One way of doing this work is by joining the conversation at New Ways Ministry’s Eighth National Symposium, Justice and Mercy Shall Kiss: LGBT Catholics in the Age of Pope Francis, is scheduled for April 28-30, 2017, Chicago, Illinois. Plenary speakers: Lisa Fullam, Leslie Griffin, Rev. Bryan Massingale, Frank Mugisha. Prayer leaders: Bishop Thomas Gumbleton, Bishop John Stowe, OFM, Conv. Pre-Symposium Retreat Leader: Sr. Simone Campbell, SSS. For more information and to register, visit www.Symposium2017.org.
To read “What the People of God Would Say to Pope Francis” based on comments from Bondings 2.0 readers, click here. For our full coverage of this papacy, see the “Pope Francis” category to the right or click here. And here are more articles that may be of interest:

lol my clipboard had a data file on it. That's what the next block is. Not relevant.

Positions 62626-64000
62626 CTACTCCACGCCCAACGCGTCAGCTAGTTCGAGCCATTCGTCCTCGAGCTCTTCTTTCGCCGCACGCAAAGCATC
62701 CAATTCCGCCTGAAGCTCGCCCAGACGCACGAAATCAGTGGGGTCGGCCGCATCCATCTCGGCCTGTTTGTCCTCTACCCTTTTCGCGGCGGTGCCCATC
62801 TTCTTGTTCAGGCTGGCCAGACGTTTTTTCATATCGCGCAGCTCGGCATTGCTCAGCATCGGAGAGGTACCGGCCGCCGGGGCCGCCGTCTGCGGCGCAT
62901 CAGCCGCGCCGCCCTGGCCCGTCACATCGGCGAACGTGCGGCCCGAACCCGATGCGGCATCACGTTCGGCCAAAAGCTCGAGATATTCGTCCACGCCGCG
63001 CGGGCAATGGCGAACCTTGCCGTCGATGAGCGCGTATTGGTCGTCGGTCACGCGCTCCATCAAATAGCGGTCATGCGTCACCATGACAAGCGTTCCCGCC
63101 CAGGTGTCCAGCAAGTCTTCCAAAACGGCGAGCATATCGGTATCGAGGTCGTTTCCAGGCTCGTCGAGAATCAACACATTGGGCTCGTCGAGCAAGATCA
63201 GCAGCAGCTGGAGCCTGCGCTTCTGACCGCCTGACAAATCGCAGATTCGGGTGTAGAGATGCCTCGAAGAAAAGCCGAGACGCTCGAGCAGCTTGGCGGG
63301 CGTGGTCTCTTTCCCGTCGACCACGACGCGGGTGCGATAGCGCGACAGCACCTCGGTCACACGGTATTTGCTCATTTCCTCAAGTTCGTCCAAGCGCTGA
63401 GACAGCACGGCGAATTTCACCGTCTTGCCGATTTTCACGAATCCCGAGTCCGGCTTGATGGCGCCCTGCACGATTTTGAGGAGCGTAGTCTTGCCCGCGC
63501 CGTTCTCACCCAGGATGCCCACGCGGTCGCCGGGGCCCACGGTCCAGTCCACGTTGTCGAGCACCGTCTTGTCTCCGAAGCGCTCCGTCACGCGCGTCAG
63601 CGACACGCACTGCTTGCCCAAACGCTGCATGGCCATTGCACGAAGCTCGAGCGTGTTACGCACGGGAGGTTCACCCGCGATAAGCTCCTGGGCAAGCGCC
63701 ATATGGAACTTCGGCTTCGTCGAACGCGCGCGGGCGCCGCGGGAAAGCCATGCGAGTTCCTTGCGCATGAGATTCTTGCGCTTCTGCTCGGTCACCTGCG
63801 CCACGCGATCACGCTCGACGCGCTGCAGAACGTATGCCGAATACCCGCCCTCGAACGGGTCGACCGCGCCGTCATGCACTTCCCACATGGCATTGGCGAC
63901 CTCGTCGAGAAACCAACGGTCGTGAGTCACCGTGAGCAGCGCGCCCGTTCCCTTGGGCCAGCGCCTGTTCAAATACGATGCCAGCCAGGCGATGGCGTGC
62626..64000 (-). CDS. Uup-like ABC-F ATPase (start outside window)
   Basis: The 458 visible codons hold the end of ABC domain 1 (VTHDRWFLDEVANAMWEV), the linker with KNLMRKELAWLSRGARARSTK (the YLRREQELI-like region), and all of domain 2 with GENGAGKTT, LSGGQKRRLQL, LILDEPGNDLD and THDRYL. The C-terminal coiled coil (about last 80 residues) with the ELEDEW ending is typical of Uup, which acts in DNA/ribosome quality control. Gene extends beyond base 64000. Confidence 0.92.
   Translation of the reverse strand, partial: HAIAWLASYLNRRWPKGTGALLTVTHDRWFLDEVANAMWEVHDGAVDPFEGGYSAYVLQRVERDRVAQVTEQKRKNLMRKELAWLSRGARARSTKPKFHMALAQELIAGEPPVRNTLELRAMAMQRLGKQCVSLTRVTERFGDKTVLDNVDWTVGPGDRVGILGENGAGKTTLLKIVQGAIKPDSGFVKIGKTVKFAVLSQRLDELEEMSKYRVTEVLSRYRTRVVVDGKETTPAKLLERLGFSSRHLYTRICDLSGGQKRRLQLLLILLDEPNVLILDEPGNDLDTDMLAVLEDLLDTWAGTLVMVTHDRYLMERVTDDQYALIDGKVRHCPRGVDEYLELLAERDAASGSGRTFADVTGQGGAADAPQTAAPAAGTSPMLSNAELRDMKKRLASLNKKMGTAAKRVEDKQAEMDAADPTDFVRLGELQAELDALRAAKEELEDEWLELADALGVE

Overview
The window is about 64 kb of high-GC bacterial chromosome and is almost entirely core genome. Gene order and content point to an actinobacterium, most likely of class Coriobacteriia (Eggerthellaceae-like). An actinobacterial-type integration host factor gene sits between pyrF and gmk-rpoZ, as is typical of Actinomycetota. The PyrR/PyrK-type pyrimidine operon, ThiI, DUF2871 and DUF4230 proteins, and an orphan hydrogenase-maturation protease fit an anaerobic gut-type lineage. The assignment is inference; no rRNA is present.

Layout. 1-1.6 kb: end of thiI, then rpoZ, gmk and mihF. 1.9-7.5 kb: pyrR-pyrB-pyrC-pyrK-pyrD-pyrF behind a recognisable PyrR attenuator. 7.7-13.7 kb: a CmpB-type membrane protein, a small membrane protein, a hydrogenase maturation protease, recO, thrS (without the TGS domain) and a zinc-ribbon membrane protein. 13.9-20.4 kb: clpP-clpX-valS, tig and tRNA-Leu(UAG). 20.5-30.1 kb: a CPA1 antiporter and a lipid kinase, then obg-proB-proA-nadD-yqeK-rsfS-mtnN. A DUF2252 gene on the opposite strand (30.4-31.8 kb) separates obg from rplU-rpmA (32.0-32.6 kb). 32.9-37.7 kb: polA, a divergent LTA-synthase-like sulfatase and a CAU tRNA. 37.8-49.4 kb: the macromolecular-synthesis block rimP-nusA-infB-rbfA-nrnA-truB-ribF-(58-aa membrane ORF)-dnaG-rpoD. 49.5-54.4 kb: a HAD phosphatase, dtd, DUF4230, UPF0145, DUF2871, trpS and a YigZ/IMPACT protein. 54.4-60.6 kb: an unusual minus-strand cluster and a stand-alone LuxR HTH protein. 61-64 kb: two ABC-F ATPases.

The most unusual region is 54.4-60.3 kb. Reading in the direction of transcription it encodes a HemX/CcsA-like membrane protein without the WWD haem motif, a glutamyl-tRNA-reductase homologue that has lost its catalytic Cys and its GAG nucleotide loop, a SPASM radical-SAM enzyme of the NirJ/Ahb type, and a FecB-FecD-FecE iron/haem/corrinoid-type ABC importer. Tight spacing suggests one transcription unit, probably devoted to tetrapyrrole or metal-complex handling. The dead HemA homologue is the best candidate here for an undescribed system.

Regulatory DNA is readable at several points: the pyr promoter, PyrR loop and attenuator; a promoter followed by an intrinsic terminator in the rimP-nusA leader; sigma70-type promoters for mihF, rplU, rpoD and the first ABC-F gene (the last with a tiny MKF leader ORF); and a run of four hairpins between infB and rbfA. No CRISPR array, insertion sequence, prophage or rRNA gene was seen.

Students at a Catholic high school in Connecticut who have been petitioning the administration to allow same-gender prom dates are now also seeking a public apology after a student leader alleged that she was intimidated by school officials.
On February 27, a Mercy H.S. senior named Allison V. launched a Change.org petition that gained nearly 2,000 signatures in support of students’ request for same-gender prom dates. Citing the pope’s apostolic exhortation Amoris Laetitia at one point, Allison wrote:
“Many LGBT+ children who are raised in a Catholic home are terrified to come out. They could face harassment, judgment, and rejection from their peers and family. So they don’t come out, and they suppress that part of themselves. Suppressing who you are and living in constant fear of the people around you has horrible effects on mental health, causing a high suicide rate among LGBT+ teens who are not supported by their family or community.